“We intend to tolerate no slights, no disparaging innuendos, no jeers, no jibes or taunts, no disparaging remarks of any kind against homosexuality or against homosexuals. In a pluralistic society, we are entitled not only to our way of life but also to respect for it by our government as an equal to all other ways of life.”

– Frank Kameny

What is Pride Month?

Pride Month commemorates the Stonewall uprising of June 1969, when police raided the Stonewall Inn in New York City. This caused riots as the LGBTQ+ community fought against the prejudice and police brutality. The first Gay Pride Rally took place in London in June 1972 to mark the anniversary of Stonewall, and the rest is, well – history.

Pride has always been about showing the world the LGBTQ+ community and their allies stand together against prejudice. What started out as protests evolved into opportunities for LGBTQ+ communities and their allies to come together and celebrate. This year, there are over 200 Pride events being celebrated in the UK, 29 of which take place in June – including our very own Cardiff Pride/Pride Cymru on June 17th and 18th!

Why is Pride so important?

Pride is an opportunity to come together as a community and celebrate, but also to honour those who came before us and acknowledge those who are still suffering.

The 2021 UK Census allowed the LGBTQ+ community to be included in official censuses for the first time in 200 years. According to that census, there are more than 1.3 million people in the LGBTQ+ community – with Cardiff having one of the highest percentages of LGBTQ+ residents (5.3%)! The results show unequivocally that we are here, and we make up a vital part of the UK population. The inequalities and barriers faced by the LGBTQ+ community affects a significant number of people.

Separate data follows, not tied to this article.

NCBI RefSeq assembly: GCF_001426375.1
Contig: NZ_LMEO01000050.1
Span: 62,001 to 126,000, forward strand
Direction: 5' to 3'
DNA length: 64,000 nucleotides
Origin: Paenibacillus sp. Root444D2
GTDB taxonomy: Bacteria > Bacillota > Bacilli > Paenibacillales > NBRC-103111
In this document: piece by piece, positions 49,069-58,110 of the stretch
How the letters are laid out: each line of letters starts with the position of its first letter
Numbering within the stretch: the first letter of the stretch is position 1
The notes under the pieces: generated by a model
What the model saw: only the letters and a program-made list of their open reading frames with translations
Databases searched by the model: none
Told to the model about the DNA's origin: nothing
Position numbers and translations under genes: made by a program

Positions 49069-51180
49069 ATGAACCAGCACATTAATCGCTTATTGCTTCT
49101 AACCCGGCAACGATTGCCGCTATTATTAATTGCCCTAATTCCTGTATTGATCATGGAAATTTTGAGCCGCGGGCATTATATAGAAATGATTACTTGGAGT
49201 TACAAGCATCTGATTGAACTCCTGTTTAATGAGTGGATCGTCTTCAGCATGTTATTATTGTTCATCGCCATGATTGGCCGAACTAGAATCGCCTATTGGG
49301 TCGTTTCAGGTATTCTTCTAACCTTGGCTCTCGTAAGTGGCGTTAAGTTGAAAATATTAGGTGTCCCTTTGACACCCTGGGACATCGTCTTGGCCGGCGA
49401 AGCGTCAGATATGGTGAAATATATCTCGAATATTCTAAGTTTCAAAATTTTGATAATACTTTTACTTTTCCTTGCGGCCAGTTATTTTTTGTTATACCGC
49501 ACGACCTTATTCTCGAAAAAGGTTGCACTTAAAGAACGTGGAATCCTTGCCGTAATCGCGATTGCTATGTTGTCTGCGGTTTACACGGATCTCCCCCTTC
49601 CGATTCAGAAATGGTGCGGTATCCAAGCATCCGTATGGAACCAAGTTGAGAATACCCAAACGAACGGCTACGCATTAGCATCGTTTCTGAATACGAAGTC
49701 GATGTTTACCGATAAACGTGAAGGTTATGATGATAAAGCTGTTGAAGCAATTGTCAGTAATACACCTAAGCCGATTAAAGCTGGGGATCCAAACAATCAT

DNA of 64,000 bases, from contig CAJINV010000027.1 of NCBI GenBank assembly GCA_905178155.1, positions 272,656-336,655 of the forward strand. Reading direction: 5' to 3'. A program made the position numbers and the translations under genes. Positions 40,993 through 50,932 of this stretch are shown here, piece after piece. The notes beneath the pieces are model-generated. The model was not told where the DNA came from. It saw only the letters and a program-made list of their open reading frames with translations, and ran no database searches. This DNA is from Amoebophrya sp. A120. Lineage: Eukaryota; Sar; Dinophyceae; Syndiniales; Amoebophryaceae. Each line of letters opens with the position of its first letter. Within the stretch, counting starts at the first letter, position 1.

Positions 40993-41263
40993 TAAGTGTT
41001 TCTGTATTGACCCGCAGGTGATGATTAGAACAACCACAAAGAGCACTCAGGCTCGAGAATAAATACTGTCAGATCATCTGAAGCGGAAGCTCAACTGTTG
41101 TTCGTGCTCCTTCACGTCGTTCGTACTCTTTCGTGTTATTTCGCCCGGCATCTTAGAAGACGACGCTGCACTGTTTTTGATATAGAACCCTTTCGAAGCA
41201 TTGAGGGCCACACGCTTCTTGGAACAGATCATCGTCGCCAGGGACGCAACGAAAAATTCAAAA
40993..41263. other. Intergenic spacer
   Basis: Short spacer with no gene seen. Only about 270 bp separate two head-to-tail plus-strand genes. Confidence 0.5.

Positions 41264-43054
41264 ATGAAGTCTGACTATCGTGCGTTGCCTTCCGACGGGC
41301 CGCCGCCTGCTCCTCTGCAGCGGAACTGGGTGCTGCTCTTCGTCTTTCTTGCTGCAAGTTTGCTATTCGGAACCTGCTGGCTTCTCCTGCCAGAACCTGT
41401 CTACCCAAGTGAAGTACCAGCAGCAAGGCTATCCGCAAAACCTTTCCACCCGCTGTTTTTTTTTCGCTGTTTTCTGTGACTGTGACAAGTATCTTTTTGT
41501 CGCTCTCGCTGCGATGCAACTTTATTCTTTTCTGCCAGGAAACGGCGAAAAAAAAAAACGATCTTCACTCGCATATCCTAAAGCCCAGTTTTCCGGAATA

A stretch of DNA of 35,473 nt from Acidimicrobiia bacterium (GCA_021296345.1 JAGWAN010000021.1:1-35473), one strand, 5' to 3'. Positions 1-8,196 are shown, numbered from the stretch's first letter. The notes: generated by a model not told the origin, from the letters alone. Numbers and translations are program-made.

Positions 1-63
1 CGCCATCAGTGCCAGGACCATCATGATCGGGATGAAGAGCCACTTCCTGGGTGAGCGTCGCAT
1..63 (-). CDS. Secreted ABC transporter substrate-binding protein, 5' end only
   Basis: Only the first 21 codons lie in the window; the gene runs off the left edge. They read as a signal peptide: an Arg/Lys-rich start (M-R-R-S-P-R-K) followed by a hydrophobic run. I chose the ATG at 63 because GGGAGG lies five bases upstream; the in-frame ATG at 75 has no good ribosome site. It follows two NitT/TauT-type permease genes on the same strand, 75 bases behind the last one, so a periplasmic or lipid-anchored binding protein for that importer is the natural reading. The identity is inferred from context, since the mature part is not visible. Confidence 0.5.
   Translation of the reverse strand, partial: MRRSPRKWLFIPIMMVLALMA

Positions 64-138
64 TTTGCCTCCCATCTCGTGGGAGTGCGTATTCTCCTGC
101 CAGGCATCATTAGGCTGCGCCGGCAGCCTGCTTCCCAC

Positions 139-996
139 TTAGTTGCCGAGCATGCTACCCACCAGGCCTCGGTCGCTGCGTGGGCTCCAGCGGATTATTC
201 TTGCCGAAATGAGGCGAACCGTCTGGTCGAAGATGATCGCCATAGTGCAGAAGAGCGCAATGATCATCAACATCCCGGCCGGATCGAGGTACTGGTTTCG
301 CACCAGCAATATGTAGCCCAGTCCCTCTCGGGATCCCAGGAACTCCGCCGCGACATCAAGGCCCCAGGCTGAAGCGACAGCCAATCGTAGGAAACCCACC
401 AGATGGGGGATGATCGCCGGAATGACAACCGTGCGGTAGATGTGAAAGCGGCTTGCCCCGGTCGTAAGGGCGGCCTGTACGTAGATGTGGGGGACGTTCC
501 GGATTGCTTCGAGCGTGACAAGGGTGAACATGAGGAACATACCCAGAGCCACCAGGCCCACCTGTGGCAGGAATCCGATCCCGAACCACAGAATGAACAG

There is still a lot of work to do. In the last 5 years, the UK has gone from 4th in the Rainbow Europe Index to 15th. Some of the inequalities still faced in Wales include:

There have also been recent attempts to reform the Equality Act and remove essential transgender protection laws in 2023 – this is exactly why Pride continues to be vital despite the progress that has been made in the last 50 years.

STEM and Proud

Historically, LGBTQ+ people have faced difficulties in the workplace due to discrimination or dismissal – as a result, there are not many historical figures in STEM that were openly LGBTQ+. Even now, historical evidence of queer lives is hard to find due to the documentation of prejudiced historians in the past. To celebrate Pride in STEM, I’d like to showcase a few LGBTQ+ physicists (past and present) here:

  • Astronomer Frank Kameny was fired from the US Army Map Service in 1957 during the “Lavender Scare”, a US-wide panic during which there were mass dismissals of homosexual employees from government service. As a result, he became a full-time campaigner for LGBTQ+ rights and one of the most significant figures in the American gay rights movement.
  • Astronaut Sally Ride was the first American woman in space, and the youngest at 32. She was only revealed to be in the LGBTQ+ community after her death in 2012 when her lifetime partner, Tam O’Shaughnessy, announced they had been in a private relationship for 27 years.
  • Nergis Mavalvala is an openly gay Pakistani-American astrophysicist who was on the team of scientists that first observed gravitational waves in 2015. She is also the first woman to be named Dean of Sciences at MIT in 2020!
  • Mathematician and computer scientist Alan Turing is arguably one of the most famous LGBTQ+ scientists in history. He cracked the German enigma code during the Second World War and saved millions of lives, but sadly his work was covered up for a long time due to persecution of his sexuality. Whilst he wasn’t technically a physicist, I believe he deserves an honourable mention!